Ford Puma 1.0 petrol Titanium (2020) review
Don't lament the 'death' of the Mk1 coupe - instead, praise the fact the Mk2 Ford Puma is a superb crossover.
Matt Robinson
Matt Robinson

Published on January 15, 2020

Ford resurrects the Puma nameplate after a 19-year hiatus on this Fiesta-based crossover and, while it might annoy some purists that the big cat is no longer a sports car, the new Puma is a practical, well-made, generously equipped, keenly priced, sharp-driving machine that should find a whole new fanbase in the 2020s.

In the metal

It's not the fact this Ford Puma isn't a coupe that bothers us; it's more that the front-end aesthetic is somewhat awkward. Ford's designers have done a mostly good job on the Puma, which is larger in every key dimension compared to the Fiesta it's based on, and we like the rear three-quarter view and the flowing design lines on the flanks very much. But, at the nose of the vehicle, those large, high-mounted headlights not only further the suspicion in your mind that you're looking at a miniaturised Kia Sportage, they couple with the strange 'optimistic grille' (Ford's words, not ours) to create a rather bemused-looking face for the crossover. It's not ugly, per se, but we can readily think of several more attractive creations that are available elsewhere in this class.

Still, you might adore the exterior looks, which means you'll be in an even better mood than we were by the time we got into the cabin - and this is undoubtedly the Puma's first big-hitting weapon in the compact crossover war for customers. The quality of the fixtures and fittings is as good as anything else in this segment, and while the fascia design can look a bit plain and charcoal-grey in the Titanium model (ST-Line cars get sportier seats and carbon-effect trim to significantly lift the ambience), it is nevertheless laid out in an intelligent fashion. It also has some eye-catching touches, such as a 12.3-inch Digital Cluster in front of the driver (see 'What You Get For Your Money', below) and SYNC 3 infotainment on a dash-top touchscreen, although we would like the driving position of the Titanium to be a bit lower relative to the car's body; you always feel like you're perched on it, rather than sat in it. The ST-Line remedies this to a degree by having bucket-type front seats.

It's not only the quality of the Puma's interior that impresses, however, but also the practicality. Rear-seat space is decent, there are plenty of big storage bins up front and then, at the back, is arguably the car's party piece - its boot. Measuring 456 litres with all five seats in play, 80 litres of the overall amount are made up of a rubberised under-floor storage cubby called the MegaBox. This thing is fantastic - it's big enough to take a couple of decent-sized bags if you need it to, but it's also designed to accommodate wet and muddy items (like kids' wellies after they've been on the beach, for instance). And then, when you've taken said messy things out of the MegaBox, you can hose it down and release the water through a drain plug at the bottom of it. Alternatively, items up to 1,143mm tall can stand in the boot if the MegaBox is in use, as the two-level boot floor is neatly designed to stand upright out of the way in this instance, and even the luggage cover is cleverly designed too - it's mounted to the boot hatch itself, rather than behind the seats in the C-pillars, so it doesn't need to be faffed about with in order to load bulkier cargo.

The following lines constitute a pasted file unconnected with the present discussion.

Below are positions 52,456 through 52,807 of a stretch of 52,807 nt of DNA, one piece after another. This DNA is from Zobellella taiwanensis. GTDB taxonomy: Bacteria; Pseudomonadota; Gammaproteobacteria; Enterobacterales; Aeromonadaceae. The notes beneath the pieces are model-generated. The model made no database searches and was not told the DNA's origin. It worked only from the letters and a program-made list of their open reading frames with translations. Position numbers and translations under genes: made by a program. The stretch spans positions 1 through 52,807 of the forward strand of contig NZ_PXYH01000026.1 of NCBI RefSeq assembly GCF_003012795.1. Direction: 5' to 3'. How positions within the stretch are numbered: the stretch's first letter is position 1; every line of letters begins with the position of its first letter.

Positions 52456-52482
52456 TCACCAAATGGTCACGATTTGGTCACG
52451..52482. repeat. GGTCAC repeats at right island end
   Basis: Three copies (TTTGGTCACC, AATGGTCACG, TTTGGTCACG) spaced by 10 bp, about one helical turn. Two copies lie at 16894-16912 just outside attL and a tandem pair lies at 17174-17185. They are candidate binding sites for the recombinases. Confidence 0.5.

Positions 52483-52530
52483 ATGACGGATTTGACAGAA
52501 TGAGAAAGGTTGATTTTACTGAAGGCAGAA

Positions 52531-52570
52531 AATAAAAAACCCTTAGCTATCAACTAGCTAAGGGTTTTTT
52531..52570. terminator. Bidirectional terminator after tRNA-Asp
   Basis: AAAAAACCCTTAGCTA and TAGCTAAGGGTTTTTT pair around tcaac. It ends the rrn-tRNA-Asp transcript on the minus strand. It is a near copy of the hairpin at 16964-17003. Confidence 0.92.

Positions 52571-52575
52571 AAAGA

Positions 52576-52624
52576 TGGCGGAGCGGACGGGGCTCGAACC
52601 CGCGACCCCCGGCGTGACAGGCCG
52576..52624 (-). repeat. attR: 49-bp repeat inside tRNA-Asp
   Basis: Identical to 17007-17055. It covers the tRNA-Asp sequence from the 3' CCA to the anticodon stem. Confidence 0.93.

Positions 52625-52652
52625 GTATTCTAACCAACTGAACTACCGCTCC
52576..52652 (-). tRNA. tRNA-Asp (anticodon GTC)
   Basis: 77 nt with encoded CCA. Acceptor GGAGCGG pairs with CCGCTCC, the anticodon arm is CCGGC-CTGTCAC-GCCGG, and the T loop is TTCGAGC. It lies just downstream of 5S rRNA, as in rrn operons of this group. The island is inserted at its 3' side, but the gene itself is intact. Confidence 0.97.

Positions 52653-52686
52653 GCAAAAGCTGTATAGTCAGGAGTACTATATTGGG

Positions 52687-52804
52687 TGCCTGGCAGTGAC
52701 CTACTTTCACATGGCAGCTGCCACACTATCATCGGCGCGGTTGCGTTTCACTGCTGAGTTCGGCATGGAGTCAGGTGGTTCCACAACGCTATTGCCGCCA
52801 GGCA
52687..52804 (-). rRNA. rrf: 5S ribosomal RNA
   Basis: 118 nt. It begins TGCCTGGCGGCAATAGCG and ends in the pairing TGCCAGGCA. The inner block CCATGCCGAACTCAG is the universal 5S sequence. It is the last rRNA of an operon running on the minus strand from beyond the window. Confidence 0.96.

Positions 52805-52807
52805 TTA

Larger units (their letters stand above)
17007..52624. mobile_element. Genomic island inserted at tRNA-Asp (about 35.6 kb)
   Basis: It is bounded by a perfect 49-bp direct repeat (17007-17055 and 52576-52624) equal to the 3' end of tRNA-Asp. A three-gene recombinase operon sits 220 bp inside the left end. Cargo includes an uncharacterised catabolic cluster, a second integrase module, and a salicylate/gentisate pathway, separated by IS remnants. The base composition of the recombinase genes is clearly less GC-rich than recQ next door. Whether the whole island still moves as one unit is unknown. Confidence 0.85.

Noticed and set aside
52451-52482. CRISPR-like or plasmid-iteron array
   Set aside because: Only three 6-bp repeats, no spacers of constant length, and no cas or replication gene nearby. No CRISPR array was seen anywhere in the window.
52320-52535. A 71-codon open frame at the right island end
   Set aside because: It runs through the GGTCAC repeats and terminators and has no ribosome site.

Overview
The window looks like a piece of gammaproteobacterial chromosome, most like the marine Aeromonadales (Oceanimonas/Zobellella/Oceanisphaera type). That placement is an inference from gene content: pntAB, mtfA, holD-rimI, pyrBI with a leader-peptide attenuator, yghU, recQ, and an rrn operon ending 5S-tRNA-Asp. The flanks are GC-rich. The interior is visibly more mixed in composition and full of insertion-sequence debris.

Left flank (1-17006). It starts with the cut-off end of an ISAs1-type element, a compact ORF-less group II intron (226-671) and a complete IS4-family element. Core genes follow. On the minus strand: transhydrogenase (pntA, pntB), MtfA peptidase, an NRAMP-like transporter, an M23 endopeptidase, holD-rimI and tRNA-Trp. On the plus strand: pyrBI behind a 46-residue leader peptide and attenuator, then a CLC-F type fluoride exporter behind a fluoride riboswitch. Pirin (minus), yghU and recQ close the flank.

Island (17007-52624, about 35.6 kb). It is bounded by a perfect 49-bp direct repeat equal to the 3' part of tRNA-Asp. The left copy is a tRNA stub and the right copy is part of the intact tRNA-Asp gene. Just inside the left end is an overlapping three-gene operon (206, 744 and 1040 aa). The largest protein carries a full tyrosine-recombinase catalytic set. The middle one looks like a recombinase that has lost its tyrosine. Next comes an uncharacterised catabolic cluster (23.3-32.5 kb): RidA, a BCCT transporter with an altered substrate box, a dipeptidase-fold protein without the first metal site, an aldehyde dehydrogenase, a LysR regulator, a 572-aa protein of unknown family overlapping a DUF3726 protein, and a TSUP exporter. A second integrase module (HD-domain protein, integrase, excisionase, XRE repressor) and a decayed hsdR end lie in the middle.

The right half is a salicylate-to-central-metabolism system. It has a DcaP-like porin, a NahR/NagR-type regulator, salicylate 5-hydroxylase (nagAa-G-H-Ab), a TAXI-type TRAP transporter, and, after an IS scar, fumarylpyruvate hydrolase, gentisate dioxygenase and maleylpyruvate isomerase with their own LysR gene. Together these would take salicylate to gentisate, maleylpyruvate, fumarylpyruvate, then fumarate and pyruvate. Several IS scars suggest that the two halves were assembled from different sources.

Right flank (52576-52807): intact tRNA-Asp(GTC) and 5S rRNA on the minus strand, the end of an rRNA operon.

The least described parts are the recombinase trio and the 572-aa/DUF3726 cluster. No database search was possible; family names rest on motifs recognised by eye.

Driving it

A solitary three-cylinder 1.0-litre EcoBoost petrol turbo engine is available in the Puma for now, with mild-hybrid electrical assistance making it into an MHEV: namely, a belt-integrated starter generator (BISG) in the transmission powered by a 10Ah, 48-volt lithium-ion battery mounted behind the rear seats. This powertrain comes with either 125hp and an MHEV-boosted peak of 210Nm, or 155hp and an MHEV-boosted maximum of 240Nm. It's mated to a six-speed manual gearbox and front-wheel drive, so the Puma is most emphatically a crossover rather than an SUV.

It's also, dynamically speaking, absolutely miles and miles ahead of Ford's previous B-segment crossover offering, the Indian-built EcoSport, which (oddly enough) will continue on sale alongside the Romanian-built Puma for a year or so yet. But if you go into a Ford dealership and try both the EcoSport and the Puma, then unless you're on the tightest of tight budgets there's surely only ever going to be one outcome: you'll be signing up for a Puma. This newcomer shows up just what a gap-filling rush-job the EcoSport has always been.